The Sept. 3 news article “Study: Some science findings can’t be replicated” came as no great surprise. Indeed, one wonders why a “study” was necessary to reach this conclusion; scientists, being human, are flawed, so sometimes their studies will be. On the other hand, imagining as I did that the “science” referred to was hard science — physics, chemistry, biology — it was disturbing to see the percentages of such unreplicable findings reported. But an example of such a study was given: whether gazing at “The Thinker” by Auguste Rodin would make people less religious. If such are the studies in question, then there is a prior issue as to whether this is science at all. Of course, “science” is a term of art. England’s first printer, William Caxton, in the 15th century published a statement to the effect that theology is the queen of the sciences. Would anyone today call theology a science?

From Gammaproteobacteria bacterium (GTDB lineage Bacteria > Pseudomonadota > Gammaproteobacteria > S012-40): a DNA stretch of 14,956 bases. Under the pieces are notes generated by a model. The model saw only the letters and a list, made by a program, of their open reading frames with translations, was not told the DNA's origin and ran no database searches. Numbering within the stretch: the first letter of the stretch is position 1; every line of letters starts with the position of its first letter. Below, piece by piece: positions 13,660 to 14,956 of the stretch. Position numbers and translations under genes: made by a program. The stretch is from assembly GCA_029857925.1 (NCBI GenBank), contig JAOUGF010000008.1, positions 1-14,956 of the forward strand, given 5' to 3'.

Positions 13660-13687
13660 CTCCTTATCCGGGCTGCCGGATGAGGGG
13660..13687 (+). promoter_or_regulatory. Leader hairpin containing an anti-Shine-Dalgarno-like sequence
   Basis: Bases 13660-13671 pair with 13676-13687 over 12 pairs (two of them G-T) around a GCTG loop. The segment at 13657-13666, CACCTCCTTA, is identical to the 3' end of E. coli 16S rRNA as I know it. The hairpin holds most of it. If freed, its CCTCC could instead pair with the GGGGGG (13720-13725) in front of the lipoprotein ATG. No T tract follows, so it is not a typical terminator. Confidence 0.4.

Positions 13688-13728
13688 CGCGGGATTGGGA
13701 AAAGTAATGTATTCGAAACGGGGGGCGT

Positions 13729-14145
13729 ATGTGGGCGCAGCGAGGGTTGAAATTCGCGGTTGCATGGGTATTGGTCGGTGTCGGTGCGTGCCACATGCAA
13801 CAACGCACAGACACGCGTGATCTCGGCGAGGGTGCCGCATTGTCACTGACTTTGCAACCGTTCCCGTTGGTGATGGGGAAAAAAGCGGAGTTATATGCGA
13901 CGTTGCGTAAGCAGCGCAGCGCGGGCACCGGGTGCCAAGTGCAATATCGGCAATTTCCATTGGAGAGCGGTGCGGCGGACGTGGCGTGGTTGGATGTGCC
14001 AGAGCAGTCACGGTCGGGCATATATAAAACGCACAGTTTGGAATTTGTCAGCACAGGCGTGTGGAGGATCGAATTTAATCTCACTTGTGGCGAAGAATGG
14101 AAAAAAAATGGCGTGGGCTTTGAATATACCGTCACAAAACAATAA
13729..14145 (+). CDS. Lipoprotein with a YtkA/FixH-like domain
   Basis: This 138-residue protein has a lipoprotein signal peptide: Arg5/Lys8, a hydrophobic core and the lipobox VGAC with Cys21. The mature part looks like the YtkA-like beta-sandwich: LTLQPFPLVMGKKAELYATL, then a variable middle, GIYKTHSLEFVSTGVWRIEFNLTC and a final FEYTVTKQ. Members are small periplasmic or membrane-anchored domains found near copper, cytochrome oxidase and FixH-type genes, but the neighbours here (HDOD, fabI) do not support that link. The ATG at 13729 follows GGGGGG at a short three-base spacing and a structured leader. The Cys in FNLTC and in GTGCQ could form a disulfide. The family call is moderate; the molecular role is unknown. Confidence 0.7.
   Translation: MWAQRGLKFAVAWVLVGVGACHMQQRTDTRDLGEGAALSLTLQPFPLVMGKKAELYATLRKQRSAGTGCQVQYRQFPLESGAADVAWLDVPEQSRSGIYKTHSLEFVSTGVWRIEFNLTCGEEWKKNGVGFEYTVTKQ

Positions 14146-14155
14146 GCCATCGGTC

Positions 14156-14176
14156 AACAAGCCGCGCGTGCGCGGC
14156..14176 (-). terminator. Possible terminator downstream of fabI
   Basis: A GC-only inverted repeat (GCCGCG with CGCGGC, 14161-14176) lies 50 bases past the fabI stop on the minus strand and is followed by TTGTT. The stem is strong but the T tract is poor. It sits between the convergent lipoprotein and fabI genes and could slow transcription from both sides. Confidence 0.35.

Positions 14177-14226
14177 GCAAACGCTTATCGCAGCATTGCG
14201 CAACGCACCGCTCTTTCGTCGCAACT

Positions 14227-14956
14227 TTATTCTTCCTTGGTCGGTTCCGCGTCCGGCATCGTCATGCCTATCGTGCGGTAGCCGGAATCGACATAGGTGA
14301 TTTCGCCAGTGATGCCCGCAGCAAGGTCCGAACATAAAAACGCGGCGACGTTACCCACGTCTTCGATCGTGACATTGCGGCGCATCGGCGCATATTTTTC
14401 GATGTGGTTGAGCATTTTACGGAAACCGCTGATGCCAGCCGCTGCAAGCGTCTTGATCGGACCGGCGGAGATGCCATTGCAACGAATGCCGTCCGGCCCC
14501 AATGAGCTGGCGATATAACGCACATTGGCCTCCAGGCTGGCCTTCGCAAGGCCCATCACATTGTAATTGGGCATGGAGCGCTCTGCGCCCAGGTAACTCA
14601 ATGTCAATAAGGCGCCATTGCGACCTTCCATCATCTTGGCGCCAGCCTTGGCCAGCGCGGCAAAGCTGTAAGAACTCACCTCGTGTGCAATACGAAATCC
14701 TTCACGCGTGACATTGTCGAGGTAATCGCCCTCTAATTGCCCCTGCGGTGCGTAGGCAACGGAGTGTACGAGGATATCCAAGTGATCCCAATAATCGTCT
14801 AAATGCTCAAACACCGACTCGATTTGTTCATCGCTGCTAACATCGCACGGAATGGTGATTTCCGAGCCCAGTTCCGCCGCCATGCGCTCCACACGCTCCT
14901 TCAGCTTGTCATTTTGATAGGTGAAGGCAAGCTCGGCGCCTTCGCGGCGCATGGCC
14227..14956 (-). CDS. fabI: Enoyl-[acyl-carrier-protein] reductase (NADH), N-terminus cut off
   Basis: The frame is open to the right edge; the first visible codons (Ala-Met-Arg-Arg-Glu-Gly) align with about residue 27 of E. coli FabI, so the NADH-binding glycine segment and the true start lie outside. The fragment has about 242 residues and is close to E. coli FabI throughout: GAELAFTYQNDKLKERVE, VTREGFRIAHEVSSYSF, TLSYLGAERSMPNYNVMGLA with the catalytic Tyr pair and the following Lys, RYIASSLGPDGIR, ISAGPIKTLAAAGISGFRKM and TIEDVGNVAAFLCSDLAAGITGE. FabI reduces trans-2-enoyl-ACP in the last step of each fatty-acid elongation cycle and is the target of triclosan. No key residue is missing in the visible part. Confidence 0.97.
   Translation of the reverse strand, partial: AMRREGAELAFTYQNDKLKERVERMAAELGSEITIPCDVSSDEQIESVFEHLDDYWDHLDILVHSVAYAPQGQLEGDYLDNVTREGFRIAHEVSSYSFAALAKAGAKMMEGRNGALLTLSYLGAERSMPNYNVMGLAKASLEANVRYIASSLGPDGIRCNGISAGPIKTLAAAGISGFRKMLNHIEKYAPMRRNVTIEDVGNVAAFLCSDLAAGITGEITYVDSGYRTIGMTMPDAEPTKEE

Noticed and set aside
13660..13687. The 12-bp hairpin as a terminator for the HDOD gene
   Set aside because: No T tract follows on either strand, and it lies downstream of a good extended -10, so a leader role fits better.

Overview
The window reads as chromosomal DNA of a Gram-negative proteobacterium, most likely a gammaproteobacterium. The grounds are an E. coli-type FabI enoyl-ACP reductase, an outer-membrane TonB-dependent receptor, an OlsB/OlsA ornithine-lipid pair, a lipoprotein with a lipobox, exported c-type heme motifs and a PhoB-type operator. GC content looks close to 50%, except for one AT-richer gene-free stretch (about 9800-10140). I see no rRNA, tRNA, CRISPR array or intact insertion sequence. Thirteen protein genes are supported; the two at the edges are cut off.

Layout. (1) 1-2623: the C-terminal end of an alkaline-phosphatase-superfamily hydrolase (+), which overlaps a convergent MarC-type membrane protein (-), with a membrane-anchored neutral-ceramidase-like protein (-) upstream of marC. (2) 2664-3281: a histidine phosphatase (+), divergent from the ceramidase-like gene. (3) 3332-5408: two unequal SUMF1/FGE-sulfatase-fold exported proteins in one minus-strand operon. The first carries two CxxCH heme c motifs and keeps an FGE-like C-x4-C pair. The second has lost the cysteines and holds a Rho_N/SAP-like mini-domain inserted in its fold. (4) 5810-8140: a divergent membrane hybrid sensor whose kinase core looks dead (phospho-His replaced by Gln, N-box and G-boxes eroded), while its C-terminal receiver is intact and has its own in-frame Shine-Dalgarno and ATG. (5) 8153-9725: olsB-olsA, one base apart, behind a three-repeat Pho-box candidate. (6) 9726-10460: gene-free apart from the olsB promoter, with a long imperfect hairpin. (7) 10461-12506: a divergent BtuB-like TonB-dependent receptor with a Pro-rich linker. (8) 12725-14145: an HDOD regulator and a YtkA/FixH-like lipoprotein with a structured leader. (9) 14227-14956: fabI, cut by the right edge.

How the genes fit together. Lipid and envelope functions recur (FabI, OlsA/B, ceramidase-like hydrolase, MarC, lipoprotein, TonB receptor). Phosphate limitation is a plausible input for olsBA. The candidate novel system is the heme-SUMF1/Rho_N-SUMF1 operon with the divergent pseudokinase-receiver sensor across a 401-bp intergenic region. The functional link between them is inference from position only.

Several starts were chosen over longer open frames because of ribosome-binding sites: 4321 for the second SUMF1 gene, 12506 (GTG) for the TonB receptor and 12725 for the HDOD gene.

No one with even a basic awareness of what it means to be “religious” would consider the Rodin “experiment” science in the same sense that physics is science. If findings in a physics experiment cannot be replicated, a Boeing 787 will crash. The physical world, by hypothesis, is at issue. The inner world of the human soul lies beyond the reach of anything that can be called science, notwithstanding the thousands of experiments to discover which neurons are activated when one is praying, etc. The brain is the instrument, indeed; it is not the immaterial soul.

Jonathan Chaves, Washington